My nightmares receded when I cut out watching television, and movies. When I was younger, video games caused bad dreams aswell. Try listening to relaxing/soothing music before you hit the hay. I've also found that thinking of a happy memory as I'm drifting off is conducive to a pleasant nights sleep.
Well for me I never dream and I just figured out the reason. I have a fan in my room that makes a little noise and every night its on I don't dream but if I forget to turn it on I dream and have nightmares etc. So it could be a reason or mabey I do dream just don't remember them though.
Technically, it is possible, but only through annestisia (the sleep you're in for surgery). So really, unfortunately, there's no safe way to have dreamless sleep unless you go to the hospital to sleep every night.
Alot of the time I don't feel as I do dream. It's kind of uninspiring ya know? I'm sure the thoughts are there but I don't remember them. But still it feels empty sometimes.
Maybe I lack the stimulation in life that would inspire the sleeping mind to break free? So I suppose you could relax before trying to rest. Take time maybe 20 mins to gather your thoughts, and think them through. And let it all occur then.
My brother user to have night terrors a fair few years ago, so for a while my parents used to wake him up every hour, and they stopped.
So, if these nightmares are really bad then you can wake yourself ever hour via an alarm or something, you wouldny give yourself the chance to dream. But I imagine the quality of sleep you were getting would suffer. Kind of a catch 22.
Yeah, alcohol isn't such a great one for dreamless sleep, I find.
In my own experience, cannabis stops you dreaming at all. Valium (diazepam) does also. Tramadol mixed with alcohol does too.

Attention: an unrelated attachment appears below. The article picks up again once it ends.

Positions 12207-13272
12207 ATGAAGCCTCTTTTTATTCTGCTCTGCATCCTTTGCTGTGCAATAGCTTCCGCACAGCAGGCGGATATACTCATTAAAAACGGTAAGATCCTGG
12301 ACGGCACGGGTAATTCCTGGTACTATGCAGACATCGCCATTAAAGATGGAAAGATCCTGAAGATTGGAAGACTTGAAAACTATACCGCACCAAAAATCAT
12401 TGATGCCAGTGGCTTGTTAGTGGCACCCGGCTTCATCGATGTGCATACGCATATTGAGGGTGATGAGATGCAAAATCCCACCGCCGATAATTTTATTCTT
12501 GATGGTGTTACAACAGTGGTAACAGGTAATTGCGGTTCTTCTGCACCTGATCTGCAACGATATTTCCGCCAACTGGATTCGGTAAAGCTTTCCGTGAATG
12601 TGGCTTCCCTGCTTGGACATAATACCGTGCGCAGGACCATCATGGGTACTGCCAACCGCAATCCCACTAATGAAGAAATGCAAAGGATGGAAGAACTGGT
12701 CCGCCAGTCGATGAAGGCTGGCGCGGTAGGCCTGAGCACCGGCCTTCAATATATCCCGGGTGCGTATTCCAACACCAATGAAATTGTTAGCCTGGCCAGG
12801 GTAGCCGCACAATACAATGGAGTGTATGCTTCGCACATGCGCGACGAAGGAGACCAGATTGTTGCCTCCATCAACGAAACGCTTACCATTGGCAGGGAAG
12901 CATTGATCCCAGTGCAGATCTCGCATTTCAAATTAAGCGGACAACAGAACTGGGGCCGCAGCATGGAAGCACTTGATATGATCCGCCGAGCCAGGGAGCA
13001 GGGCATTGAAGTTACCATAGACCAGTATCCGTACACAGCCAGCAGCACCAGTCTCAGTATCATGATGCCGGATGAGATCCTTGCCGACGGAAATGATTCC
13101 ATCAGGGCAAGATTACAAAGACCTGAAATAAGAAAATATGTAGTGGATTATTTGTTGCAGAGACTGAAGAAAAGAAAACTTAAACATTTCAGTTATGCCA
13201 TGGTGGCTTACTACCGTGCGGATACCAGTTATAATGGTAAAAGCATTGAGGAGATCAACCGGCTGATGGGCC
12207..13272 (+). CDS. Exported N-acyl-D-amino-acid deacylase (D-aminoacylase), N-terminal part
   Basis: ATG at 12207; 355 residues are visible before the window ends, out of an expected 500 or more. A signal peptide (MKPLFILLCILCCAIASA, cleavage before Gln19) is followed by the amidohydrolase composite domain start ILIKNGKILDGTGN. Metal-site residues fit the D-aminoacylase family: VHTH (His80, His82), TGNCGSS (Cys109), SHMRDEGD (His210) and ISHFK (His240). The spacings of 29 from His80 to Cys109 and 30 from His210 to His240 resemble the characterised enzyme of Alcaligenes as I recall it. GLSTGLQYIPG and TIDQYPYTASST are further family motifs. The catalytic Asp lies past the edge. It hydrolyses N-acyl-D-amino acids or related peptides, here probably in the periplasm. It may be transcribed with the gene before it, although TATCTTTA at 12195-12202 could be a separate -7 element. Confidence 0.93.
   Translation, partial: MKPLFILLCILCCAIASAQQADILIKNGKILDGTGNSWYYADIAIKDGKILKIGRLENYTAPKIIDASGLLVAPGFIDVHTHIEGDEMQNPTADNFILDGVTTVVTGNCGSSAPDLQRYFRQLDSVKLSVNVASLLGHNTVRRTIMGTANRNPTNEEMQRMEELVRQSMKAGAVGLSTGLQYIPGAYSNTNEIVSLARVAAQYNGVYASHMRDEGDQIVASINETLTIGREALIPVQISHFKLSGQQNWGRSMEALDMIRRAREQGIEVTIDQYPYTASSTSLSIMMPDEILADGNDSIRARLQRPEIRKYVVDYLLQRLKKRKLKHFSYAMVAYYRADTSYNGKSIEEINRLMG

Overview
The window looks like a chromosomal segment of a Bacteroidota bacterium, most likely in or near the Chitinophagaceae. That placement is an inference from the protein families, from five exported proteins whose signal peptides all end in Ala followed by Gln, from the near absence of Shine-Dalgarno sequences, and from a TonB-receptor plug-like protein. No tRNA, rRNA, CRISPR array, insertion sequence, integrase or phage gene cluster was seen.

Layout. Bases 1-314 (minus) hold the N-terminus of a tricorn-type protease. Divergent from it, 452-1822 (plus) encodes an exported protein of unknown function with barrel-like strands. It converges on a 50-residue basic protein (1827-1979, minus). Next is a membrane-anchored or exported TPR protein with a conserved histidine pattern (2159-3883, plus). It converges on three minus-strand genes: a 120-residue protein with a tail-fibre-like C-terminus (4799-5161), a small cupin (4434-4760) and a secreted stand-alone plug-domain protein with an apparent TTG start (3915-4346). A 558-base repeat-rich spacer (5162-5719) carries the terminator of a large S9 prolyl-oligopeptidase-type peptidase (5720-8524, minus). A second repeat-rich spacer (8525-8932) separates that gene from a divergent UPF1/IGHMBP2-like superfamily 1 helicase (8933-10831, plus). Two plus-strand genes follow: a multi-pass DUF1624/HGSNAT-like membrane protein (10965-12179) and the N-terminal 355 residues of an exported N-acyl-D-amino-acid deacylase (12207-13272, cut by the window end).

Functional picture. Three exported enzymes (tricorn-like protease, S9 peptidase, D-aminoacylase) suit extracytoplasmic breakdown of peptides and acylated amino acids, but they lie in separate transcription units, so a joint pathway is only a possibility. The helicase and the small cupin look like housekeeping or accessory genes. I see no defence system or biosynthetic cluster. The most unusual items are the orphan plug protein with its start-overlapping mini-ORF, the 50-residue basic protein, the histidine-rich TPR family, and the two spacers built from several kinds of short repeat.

To be honest, the last two really aren't worth it. The tramadol/alcohol thing gives you a horrible hangover that lasts all day. Valium is a risky thing to be playing around with, and it's highly addictive (as well as expensive).
I'm happy to use weed sometimes to achieve that effect, but of course there's all the associated dangers that go with smoking. *shrugs*
It's really your call. I posted on the last page a while back saying that I just don't allow myself to sleep at all anymore. That was pretty much true. It was also very unhealthy, but not as unhealthy as all the (prescription) drug experimentation I was involved with before that. Eventually I was prescribed an anti-depressant called Mirtazapine. You take it at night and it knocks you out. I've found I have very vivid and weird dreams on it, but I didn't have nightmares on it at all for some time. It was such a relief.
At the end of the day, the best way to ease nightmares is to become a less unhappy/traumatised/anxious/stressed person. Anti-depressant medication can aid that, but therapy's proabably your best bet.
I know how valuable good sleep is, and I know how utterly draining and unbearable constant nightmares can be. I really hope this gets better for you.
Actually lots of things (see above) suppress REM sleep. Using such things cannot be a long term fix because you don't get sleep that's as good in 'quality' if you don't get into REM. However, it can certainly give you relief for a limited period of time from the terror. Sometimes that's all we need to have a chance to start working on our actual anxiety and stress.
Dream catchers work for the superstitious. I, on the other hand, find they give me nightmares. But maybe that's just me.
The best thing to do I say is don't overexhaust yourself during the day, because if you sleep lightly, you won't go into REM mode and you only dream in REM mode. if you overexert yourself, you sleep deeply at night which, you guessed it, brings on REM mode which is the deepest stage of sleep.